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'No Physician Is Racist' Tweet Doesn't Go Over Well

JAMA medical journal's editor has been suspended amid investigation

(Newser) - The top editor at the Journal of the American Medical Association has been sidelined amid outcry from Black physicians over a tweet and podcast on racism, per the AP . "No physician is racist, so how can there be structural racism in health care?” the tweet read in part, promoting...

Fewer Medical Students Considering Primary Care

Shortage of family doctors looms: study

(Newser) - Just 2% of graduating medical students say they plan to work in primary care, forecasting a shortage of doctors who coordinate care and keep costs low, the AP reports. And it’s not just higher pay luring them away: They fear the paperwork and increased workload. Primary-care doctors must “...

Merck Used Ghostwriters to Draft Rosy Vioxx Studies

Company downplayed risks in medical articles on drug found to be a killer

(Newser) - Merck used its own ghostwriters to draft articles minimizing risks of its drug Vioxx, then found medical researchers to lend their names to the research, the Wall Street Journal reports. Merck, which pulled the painkiller from shelves four years ago over heart-attack risks, rejects the claims as "misleading."...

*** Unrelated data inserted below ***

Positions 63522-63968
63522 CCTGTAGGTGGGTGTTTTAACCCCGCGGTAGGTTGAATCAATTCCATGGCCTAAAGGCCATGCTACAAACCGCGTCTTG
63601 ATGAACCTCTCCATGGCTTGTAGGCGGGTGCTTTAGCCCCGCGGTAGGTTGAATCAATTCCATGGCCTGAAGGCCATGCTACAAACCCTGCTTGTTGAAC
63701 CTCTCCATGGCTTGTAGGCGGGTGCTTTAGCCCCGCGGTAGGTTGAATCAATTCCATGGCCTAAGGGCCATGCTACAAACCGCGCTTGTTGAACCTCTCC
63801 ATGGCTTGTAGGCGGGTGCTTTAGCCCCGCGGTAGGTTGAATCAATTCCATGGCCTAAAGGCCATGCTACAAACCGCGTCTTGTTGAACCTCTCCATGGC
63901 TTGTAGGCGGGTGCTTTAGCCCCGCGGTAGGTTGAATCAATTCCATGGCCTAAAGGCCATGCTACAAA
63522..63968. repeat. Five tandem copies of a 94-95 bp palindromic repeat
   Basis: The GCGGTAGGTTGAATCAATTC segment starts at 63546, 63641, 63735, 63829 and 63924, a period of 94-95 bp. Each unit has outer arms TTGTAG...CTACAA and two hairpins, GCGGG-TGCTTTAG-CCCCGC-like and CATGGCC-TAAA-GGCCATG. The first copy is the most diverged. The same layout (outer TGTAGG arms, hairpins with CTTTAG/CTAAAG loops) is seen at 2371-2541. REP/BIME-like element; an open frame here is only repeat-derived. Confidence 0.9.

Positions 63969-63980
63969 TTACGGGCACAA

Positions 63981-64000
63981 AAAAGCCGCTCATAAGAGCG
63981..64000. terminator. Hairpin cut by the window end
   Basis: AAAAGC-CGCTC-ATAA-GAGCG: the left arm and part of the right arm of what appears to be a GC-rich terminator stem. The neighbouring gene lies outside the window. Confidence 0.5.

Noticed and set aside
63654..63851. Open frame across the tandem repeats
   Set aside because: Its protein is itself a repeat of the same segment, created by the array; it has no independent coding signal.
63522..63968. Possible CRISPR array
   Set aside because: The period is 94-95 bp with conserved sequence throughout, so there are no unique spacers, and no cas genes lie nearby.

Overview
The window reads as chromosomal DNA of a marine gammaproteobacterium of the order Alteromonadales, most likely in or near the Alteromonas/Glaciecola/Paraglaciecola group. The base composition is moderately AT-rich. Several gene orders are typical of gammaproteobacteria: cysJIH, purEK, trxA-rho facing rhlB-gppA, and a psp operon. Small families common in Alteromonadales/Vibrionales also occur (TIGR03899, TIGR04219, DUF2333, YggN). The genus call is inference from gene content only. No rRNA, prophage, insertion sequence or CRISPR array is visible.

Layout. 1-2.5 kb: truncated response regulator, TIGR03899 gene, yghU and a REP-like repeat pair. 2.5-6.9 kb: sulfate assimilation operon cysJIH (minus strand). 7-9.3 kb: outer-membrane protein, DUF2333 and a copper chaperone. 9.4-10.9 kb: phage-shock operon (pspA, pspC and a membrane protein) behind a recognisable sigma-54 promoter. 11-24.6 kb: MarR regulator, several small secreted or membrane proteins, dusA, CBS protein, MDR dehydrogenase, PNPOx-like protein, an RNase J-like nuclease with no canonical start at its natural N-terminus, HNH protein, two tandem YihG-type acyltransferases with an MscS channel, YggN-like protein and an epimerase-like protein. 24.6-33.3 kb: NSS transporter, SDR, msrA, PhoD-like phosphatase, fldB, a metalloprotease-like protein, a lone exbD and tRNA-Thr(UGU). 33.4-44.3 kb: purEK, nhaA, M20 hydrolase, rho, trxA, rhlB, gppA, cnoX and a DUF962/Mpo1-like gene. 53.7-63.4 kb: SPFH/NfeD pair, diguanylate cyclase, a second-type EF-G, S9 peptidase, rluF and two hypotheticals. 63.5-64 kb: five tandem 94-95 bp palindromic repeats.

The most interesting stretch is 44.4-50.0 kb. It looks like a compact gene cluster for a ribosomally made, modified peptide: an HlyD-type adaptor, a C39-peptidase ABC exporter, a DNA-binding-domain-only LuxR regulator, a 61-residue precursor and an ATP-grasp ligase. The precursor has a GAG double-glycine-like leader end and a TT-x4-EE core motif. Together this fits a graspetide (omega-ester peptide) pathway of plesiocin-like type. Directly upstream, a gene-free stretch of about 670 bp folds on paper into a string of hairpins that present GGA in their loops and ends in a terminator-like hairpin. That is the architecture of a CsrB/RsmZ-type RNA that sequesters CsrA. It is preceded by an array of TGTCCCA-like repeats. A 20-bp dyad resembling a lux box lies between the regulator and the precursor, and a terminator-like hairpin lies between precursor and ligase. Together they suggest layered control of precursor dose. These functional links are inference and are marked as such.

Screening Isn't Slowing Staph: Study
Isn't Slowing Staph: Study

Screening Isn't Slowing Staph: Study

Researchers back more cost-effective, targeted testing to catch superbug

(Newser) - Widespread screening of hospital patients for the drug-resistant staph bacteria MRSA doesn’t appear to reduce the number of infections, a new study finds. Swiss researchers screened more than 10,000 patients for the superbug when they were admitted to the University of Geneva Hospitals. Another 10,000 weren’t...

Breast Cancer Can Come From Dad, Too

Stealth gene at fault in half of inherited cases; better screening urged

(Newser) - Half of congenital breast cancer victims inherit the disease from their fathers, not their mothers, according to a new study. And unless dad has female relatives with the affliction, the responsible gene may go undiscovered. The study in JAMA warns doctors, increasingly screening family trees for cancer, not to overlook...

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